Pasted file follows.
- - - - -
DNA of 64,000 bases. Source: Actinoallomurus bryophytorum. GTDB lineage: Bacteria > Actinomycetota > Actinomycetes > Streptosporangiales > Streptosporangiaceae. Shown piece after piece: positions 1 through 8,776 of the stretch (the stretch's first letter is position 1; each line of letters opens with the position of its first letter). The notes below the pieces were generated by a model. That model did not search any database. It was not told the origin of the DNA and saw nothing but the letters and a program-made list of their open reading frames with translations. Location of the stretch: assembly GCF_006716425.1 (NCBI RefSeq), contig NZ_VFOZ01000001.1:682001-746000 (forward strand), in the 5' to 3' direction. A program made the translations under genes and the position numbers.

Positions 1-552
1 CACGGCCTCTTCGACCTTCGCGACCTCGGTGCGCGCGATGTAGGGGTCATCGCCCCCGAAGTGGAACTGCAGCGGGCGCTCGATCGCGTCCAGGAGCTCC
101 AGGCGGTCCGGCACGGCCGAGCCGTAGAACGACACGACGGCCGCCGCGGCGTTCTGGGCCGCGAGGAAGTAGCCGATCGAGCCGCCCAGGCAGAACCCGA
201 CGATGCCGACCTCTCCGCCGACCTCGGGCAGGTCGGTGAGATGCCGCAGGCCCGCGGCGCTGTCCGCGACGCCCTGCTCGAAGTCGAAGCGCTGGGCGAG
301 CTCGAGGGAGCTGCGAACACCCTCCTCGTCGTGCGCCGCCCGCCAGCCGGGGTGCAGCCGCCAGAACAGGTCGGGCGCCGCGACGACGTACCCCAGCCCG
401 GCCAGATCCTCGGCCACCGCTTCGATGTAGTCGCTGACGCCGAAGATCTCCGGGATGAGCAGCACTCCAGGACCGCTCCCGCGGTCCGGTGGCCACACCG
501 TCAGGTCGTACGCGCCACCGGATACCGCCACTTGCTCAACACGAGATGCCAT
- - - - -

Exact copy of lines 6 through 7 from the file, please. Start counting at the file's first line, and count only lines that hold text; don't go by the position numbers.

301 CTCGAGGGAGCTGCGAACACCCTCCTCGTCGTGCGCCGCCCGCCAGCCGGGGTGCAGCCGCCAGAACAGGTCGGGCGCCGCGACGACGTACCCCAGCCCG
401 GCCAGATCCTCGGCCACCGCTTCGATGTAGTCGCTGACGCCGAAGATCTCCGGGATGAGCAGCACTCCAGGACCGCTCCCGCGGTCCGGTGGCCACACCG